An independent research funded by Novo Nordisk at the University of Leeds shows a significant weight loss among clinically obese individuals with Ozempic (semaglutide). This drug is similar to the naturally-occurring hormone GLP-1 in the body, which targets the sensory receptors of appetite control mechanism (in the hypothalamus portion of the brain), to reduce the hunger and food craving. Novo Nordisk is the manufacturer of semaglutide under the brand name Ozempic.
A study was conducted with a weekly dose of Ozempic on 28 obese people with a body mass index (BMI) between 30 and 45 kg/m2. At the end of the 12-week study, the study has found an average 24 percent reduction in the daily energy intake of the participants. Ozempic has demonstrated a better appetite regulation. People under this treatment had eaten in small amounts and the preference for foods of high-fat content has been reduced. The participants lost about five kg (11 lbs) of body fat over a period of 12 weeks with Ozempic.
The cost of Ozempic once-weekly treatment for type 2 diabetes is about $676 per prescription. The oral form of the drug is under the development. This drug is going to compete with other GLP-1 drugs (Dulaglutide from Trulicity and Bydureon from AstraZeneca). The FDA has approved Ozempic (semaglutide) from Novo Nordisk on December 5, 2017.
The lead author of the study was Professor John Blundell, Psycho-Biology (Biological Psychology), University of Leeds, United Kingdom. The study was published on May 5, 2017, in the journal Diabetes, Obesity and Metabolism. Title of the article was "Effects of once-weekly semaglutide on appetite, energy intake, control of eating, food preference and body weight in subjects with obesity."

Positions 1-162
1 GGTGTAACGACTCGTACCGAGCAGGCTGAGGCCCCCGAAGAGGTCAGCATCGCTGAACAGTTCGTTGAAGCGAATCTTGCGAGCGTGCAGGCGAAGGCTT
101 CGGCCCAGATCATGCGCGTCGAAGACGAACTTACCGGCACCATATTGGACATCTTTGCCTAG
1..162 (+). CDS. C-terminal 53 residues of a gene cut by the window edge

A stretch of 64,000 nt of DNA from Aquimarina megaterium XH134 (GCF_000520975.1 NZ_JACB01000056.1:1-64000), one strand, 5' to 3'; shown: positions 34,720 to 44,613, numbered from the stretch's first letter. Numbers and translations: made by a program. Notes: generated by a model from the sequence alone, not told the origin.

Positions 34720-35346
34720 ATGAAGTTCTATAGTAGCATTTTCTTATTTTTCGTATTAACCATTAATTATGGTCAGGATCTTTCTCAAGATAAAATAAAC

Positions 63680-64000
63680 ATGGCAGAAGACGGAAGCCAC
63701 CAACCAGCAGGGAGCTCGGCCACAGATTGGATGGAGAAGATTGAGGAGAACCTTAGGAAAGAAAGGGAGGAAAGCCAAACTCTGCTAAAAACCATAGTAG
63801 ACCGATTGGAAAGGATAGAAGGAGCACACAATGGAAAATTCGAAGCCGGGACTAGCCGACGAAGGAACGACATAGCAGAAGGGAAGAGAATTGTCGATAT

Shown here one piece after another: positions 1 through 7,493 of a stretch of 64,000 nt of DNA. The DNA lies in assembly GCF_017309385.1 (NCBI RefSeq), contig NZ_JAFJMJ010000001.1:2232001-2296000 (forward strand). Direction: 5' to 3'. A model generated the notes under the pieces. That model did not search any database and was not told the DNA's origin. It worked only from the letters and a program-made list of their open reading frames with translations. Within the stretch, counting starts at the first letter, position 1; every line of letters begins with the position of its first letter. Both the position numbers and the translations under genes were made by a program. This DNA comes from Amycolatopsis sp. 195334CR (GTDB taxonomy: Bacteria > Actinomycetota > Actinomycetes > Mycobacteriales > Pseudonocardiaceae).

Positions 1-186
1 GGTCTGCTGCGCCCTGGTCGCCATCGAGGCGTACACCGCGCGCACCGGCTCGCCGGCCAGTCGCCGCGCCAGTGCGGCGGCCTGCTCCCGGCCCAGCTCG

Doctors at the London hospital are studying a radical treatment procedure for patients of type 2 diabetes (T2D) to prevent the further worsening of the blood sugar (glucose) levels, to reduce medical expenses and to reduce the need for medicines (insulin injection and drugs). The first procedure was conducted at the University College Hospital (UCH), Bloomsbury, London, United Kingdom.
This procedure was not intended to cure (or prevent) type 2 diabetes (T2D). This procedure takes less than 60 minutes. This procedure involves a brief insertion of a tiny hot water bottle into the upper intestine via the mouth, stomach and duodenum. The tissue lining the duodenum is removed with the hot water balloon (90°C) causing the release of insulin to control blood sugar levels.
Patients of Polycystic Ovary Syndrome (PCOS) or Non-Alcohol Related Fatty Liver Disease (NAFLD) may also be benefited from this treatment. Dr. Rehan Haidry, a gastroenterologist, is leading a team of doctors in conducting the trials at the University College Hospital (UCH), Bloomsbury, London, United Kingdom. Contact cormac[dot]magee[at]nhs[dot]net to participate in the trial.
The Diabetes News Chronicle does not provide medical advice, diagnosis or treatment. Information in Diabetes News Chronicle is to support and not to replace medical advice given by the surgeon or physician or doctor. The published article is not a medical advice by the OWNER of the "Diabetes News Chronicle" website or by the AUTHOR of the article.
Published by Jammi Vasista, Chennai, India.